Local barber is cut out for the trade
Eric Foncault sank down in the chair in a barbershop in Reno, Nev., and he felt the razor whisk away the warm shaving cream on his neck. Like that, he fell in love with the art of barbering and his life was changed.
"Every time I went to the barbershop I enjoyed being there," he said. "I was looking at the work my barber was doing and it seemed like a pretty chill gig."
A few years after that first experience at a gentleman-style barbershop, Foncault is dedicating his life to replicating it for others. He recently became the barber at Lit Salon, 2730 W. Rasmussen Road, where he wants to inject some classic Americana into Park City.
While he works at a salon, the barbershop section has been designed with an atmosphere that imitates barbershops of old, which were places men gathered for good conversation and relaxation in addition to haircuts.
"I’m just trying to bring back the classic barbershop feel where you build a rapport with your barber," Foncault said. "It’s not just somewhere you’re going to get a service — you’re going to see a friend to get your haircut.
"Our country has changed a lot over the last 10 or 20 years. There’s kind of a disconnect between people and their country and things just don’t feel the same. When guys come to my barbershop, I want it to have that old-school, authentic feel where they feel like part of their community."
Foncault said he is capitalizing on a trend that has seen men start to care more about their appearance. Classic haircuts last seen in the middle of the 20th century, such as the side part and pompadour, have seen a resurgence. And to get those styles of haircuts, many men are spurning national haircutting franchises and returning to barbershops.
"It’s hugely important, I think," Foncault said of men returning to barbershops. "When you go (to a franchise), you can’t request a certain stylist or barber when you go there. It’s kind of like going to a Jiffy Lube for your car. It’s impersonal."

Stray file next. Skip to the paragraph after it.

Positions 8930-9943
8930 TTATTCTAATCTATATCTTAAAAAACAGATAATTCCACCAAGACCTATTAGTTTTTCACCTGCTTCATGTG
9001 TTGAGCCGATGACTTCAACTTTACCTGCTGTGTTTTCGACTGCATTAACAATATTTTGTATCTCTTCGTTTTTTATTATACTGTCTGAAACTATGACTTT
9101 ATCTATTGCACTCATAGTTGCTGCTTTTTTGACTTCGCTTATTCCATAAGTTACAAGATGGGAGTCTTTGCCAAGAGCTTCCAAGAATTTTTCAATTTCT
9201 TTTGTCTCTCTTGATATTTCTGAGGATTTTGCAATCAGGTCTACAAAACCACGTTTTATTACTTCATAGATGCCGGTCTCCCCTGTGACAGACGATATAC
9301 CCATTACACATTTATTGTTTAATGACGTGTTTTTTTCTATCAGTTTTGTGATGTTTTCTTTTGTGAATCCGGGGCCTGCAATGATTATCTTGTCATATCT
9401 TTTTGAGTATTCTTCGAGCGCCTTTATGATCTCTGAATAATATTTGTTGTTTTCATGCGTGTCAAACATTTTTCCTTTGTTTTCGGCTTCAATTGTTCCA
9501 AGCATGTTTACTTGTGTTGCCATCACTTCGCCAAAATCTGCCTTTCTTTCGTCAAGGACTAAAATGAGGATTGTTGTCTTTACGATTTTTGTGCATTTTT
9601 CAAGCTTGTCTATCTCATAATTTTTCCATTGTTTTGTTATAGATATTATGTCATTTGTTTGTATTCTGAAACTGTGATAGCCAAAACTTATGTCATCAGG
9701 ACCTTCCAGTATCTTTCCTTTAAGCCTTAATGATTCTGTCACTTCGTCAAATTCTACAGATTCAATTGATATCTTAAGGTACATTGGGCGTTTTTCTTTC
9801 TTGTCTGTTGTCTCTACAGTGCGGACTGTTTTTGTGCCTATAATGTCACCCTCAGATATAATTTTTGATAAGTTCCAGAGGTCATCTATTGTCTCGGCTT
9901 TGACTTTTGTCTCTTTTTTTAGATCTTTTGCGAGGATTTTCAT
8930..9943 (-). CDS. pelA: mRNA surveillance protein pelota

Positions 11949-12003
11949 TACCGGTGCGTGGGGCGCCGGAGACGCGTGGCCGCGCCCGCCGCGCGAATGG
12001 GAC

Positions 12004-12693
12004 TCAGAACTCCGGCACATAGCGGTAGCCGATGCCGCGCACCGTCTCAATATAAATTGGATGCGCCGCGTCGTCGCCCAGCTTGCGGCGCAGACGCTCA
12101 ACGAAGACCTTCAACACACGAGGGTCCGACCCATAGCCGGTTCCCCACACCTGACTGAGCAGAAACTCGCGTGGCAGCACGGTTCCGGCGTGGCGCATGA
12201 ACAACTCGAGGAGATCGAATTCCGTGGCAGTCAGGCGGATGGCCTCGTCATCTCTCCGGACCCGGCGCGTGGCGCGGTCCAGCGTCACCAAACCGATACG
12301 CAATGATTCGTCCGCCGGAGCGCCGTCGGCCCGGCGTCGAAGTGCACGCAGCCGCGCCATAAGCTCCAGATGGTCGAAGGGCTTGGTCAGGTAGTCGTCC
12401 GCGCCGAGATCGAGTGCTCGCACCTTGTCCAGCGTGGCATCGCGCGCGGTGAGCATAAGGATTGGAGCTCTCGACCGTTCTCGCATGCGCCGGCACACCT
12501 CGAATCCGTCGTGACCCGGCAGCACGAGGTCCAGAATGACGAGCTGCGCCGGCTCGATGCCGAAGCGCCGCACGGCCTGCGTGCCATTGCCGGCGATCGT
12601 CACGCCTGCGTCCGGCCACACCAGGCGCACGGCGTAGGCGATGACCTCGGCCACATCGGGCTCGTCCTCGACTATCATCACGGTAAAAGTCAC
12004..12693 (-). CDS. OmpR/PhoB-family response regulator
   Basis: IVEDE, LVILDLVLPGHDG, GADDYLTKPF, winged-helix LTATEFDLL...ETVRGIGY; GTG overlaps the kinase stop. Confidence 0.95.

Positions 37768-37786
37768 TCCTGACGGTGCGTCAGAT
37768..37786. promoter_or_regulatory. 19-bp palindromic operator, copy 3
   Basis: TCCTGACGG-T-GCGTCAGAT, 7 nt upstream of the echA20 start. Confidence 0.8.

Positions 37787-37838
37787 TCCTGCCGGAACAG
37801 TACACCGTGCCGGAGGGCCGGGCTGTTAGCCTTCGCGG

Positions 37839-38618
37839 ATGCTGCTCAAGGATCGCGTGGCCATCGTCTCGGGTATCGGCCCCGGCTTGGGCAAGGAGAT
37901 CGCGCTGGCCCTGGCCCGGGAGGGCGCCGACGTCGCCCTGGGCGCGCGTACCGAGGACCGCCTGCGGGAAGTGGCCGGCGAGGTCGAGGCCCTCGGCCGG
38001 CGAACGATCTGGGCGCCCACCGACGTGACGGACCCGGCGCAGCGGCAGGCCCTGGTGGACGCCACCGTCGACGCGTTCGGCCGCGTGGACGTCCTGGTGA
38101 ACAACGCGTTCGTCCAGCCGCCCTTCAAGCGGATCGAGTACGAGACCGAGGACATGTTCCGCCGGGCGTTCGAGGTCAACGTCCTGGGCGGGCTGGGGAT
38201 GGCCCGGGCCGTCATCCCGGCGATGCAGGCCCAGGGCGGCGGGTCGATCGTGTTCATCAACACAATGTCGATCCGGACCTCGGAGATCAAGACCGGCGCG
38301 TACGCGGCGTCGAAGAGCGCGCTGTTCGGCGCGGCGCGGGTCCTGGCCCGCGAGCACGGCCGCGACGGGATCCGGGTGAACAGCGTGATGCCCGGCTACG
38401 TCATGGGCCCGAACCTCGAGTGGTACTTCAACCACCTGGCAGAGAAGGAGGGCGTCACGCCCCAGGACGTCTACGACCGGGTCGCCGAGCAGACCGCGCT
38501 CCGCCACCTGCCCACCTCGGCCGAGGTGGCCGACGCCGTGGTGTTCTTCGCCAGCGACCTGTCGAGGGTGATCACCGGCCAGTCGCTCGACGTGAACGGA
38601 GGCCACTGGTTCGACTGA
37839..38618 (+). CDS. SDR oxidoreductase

While Foncault now has dedicated his life to barbering, it took him several years to get involved in the industry. After a few years of bouncing around blue-collar jobs following 10 years in the Navy, he started to pursue barbering as a full-time passion last year. He left Reno to go to barber school in Salt Lake City, a move that eventually led him to Park City.
"Life circumstances kind of pushed me into making the decision to follow through with this," he said. "After not really having a job for three years and getting by, moving to a new area to start a career wasn’t quite as daunting. It was a little scary, but I’m definitely glad that I made the decision."
He quickly discovered in school that he is cut out for the trade.
"I like to make things look good — I’m slightly OCD (obsessive-compulsive disorder)," Foncault said. "Like if I walk into a room and it doesn’t look right or a picture is hanging crooked, it needs to be aesthetically correct for me. I figured those attributes would carry over well into being a barber."
However, there also have been challenges. A large part of Foncault’s job — particularly since he’s just starting out in the industry — is to market himself. And that has pushed him outside his comfort zone.
"Before I went to barber school, I never even had a Facebook account," Foncault said. "I was kind of anti-social media for some reason. I felt like I was too old. So I’ve got my first Facebook account and Instagram account. I’m up for the challenge."
For Foncault, it’s all worth it. Because even more than the art of cutting hair, the relationships he builds with clients motivates him. He hopes they become friends who will return to him for years.
"I like meeting people from different walks of life, who otherwise I would have never ran into," he said. "In day-to-day life, I wouldn’t get the opportunity to pick their brains. I get to learn a little about what’s going on. It’s like back in the day, when the barbershop was the hub of the city."
Support Local Journalism
Support Local Journalism
Readers around Park City and Summit County make the Park Record's work possible. Your financial contribution supports our efforts to deliver quality, locally relevant journalism.
Now more than ever, your support is critical to help us keep our community informed about the evolving coronavirus pandemic and the impact it is having locally. Every contribution, however large or small, will make a difference.
Each donation will be used exclusively for the development and creation of increased news coverage.
Start a dialogue, stay on topic and be civil.
If you don't follow the rules, your comment may be deleted.
User Legend: Moderator Trusted User
Bill White shut down his restaurants in the spring when the pandemic hit. They’re back up and running, but the challenges brought on by COVID-19 remain: “[I]t seems we collectively are taking one step forward and two steps backwards.”